Every year the New Orleans City Planning Commission (CPC) oversees the City’s process to develop a 5-year spending plan for the City’s Capital projects. And every year, CPC host about 20 public meeting to get input on the various budget requests, with little to no involvement from the public. I attended a handful of these meetings last year, and there were only three or four non-City employees at all of these meetings, and those people were from local government watchdog organizations like BGR, CBNO, and NOCOG. So why is the Capital Budget important, and if it is important, then why are so few people engaged in the process?

The Capital Budget is important because it is the City’s plan for every major project the City will build over the next 5 years. The 2014-2018 Capital Improvement Plan (CIP) that the City adopted last year totaled over $1 billion (that is billion with a ‘b’) and included funding for a new airport terminal, a civic center at Charity Hospital, and money for every major road repair, park, police station, fire station, library, community center, and every other project that the City will build over the next 5 years. With the CIP’s $1 billion price tag and with projects in every part of the City, you would think that more individuals and neighborhoods would engage in this process.

The reason why more people do not engage in the CIP process, because most people do not know what the CIP is and they certainly do not know that the City is deciding the fate of these projects in their neighborhood. Some projects, like repairing City Hall elevators, will not be of interest to most people (unless you spent 40 minutes trapped in an elevator with Jackie Clarkson). Other projects are of vital importance to neighborhoods, like new equipment and improvements to your neighborhood playground, building a new fire station in your neighborhood, and major repairs to roads in your community. Neighborhoods care about these projects and would show up and provide input if they knew that these decisions were being made.

The problem is in how the City advertises and collects input on the CIP. CPC gets capital project requests and holds public hearings by the department. CPC emails a list out of different hearing dates of each department and does not give out information about the different projects that they are requesting funding for. So you may know that NORDC is holding a meeting on June 25, but you have no idea that NORDC is considering funding the park in your neighborhood. As a neighborhood, you would have to review every department’s requests to see if there are any proposals in your community. That is too much effort to expect from any neighborhood, especially considering that they do not understand this whole process.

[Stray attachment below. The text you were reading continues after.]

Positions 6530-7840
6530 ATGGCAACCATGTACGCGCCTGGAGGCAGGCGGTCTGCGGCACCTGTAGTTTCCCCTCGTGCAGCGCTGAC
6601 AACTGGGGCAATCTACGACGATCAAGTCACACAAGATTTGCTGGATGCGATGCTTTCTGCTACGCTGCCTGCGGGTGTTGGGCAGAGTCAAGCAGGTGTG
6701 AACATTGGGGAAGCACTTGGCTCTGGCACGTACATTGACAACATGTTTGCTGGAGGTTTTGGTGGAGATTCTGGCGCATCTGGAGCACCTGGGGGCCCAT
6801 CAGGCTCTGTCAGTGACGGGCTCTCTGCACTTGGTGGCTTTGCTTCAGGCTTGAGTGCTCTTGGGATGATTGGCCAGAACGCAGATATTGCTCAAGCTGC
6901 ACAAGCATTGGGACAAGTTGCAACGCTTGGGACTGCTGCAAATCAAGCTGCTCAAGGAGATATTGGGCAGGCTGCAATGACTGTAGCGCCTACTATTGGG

At its last Operational Committee meeting on Tuesday, May 13, CPC announced that they were going to kick off the next round on Department Budget Hearings the week of June 23. CPC Chair Kelly Brown said that CPC has been criticized in the past for not having enough public involvement in the CIP, and that they need to do a better job this round. CPC staffer Geoff Moen said that he has been in contact with the Neighborhood Engagement (NEO) to help get the word out. I think that this is a good first step, but it is not enough.

CPC and NEO spent last summer and fall compiling a list of neighborhood association boundaries and contact information. It would not be difficult to map all of the Capital Budget request locations and contact the impacted neighborhood associations to let them know that CPC is considering a Capital Budget request in their neighborhood and let them know the request, the amount, the hearing date, and how to provide their input. In addition, CPC adopted its Neighborhood Participation Program (NPP) in summer of 2012, which call for more community engagement in all of CPC decision making processes including the CIP. The NPP specifically calls for NEO to do the following:

  • Prior to the Department’s submission of project proposals to the CPC, the City should engage the community to gather input on its priorities.
  • Issue a press release explaining the CIP process and announcing the opportunities for community engagement.
  • Create an online community engagement platform to record the community’s priorities for capital projects.

I do not think that CPC or NEO is doing any of these things (expect for maybe the second one), which are critical for getting more people involved in the decision making process. By being more proactive in engaging neighborhoods and residents in projects that they are interested in (those in their neighborhood), CPC can greater public participation in its CIP process. Currently, CPC is still getting more budget requests from the various City Departments, but they will soon announce the public hearing schedule for each department. I will be sure to announce it when the schedule becomes public, but you should be able to find more information on CPC’s website at its Calendars and Agendas and Capital Improvement Plan pages.